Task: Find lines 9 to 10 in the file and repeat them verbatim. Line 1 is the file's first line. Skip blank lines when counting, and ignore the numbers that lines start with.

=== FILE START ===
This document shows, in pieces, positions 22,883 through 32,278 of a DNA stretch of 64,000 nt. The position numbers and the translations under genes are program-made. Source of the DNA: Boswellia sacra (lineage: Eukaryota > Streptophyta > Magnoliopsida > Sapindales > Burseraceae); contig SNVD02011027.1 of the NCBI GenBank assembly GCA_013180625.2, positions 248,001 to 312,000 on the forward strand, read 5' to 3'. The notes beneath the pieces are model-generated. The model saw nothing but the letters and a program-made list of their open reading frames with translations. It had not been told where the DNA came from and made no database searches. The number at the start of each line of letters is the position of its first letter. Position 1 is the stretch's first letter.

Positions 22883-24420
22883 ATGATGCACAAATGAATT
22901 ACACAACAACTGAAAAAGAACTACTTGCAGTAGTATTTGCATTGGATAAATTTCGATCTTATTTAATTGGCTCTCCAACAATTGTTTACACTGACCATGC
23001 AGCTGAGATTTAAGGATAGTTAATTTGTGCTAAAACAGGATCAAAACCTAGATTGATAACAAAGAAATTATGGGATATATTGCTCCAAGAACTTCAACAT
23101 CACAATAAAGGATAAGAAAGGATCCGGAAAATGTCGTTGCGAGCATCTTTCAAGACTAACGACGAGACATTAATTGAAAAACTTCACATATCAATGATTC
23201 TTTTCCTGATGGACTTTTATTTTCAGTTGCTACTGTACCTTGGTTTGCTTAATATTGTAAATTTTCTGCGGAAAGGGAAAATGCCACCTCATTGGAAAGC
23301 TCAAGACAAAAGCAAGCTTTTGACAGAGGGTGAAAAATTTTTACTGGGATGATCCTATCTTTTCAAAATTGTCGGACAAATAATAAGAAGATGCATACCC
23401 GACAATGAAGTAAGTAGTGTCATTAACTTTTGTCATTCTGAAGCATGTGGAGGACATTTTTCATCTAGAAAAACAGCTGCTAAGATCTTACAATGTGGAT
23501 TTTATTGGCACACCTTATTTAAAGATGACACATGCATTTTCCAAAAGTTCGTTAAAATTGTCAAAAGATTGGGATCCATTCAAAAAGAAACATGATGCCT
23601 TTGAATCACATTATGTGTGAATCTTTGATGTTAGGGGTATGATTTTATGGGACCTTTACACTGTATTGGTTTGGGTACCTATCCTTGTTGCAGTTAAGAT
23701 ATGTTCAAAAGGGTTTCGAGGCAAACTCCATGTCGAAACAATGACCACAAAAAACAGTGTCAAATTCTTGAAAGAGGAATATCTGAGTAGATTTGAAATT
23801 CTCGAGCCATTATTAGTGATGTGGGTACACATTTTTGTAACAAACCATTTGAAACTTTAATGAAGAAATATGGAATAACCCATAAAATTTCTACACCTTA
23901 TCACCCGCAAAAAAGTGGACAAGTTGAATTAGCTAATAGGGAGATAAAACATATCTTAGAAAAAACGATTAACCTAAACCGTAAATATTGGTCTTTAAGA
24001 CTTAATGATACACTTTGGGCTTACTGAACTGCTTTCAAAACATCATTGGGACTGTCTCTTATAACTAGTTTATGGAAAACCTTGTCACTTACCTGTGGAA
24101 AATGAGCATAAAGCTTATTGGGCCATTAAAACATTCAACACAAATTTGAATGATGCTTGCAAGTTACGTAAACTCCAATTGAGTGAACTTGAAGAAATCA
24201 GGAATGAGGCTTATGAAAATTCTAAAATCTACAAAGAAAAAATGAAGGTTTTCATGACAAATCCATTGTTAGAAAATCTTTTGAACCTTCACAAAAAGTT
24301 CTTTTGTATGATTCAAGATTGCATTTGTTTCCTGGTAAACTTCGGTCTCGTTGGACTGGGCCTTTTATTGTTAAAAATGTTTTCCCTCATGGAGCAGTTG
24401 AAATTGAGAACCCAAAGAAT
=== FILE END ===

23401 GACAATGAAGTAAGTAGTGTCATTAACTTTTGTCATTCTGAAGCATGTGGAGGACATTTTTCATCTAGAAAAACAGCTGCTAAGATCTTACAATGTGGAT
23501 TTTATTGGCACACCTTATTTAAAGATGACACATGCATTTTCCAAAAGTTCGTTAAAATTGTCAAAAGATTGGGATCCATTCAAAAAGAAACATGATGCCT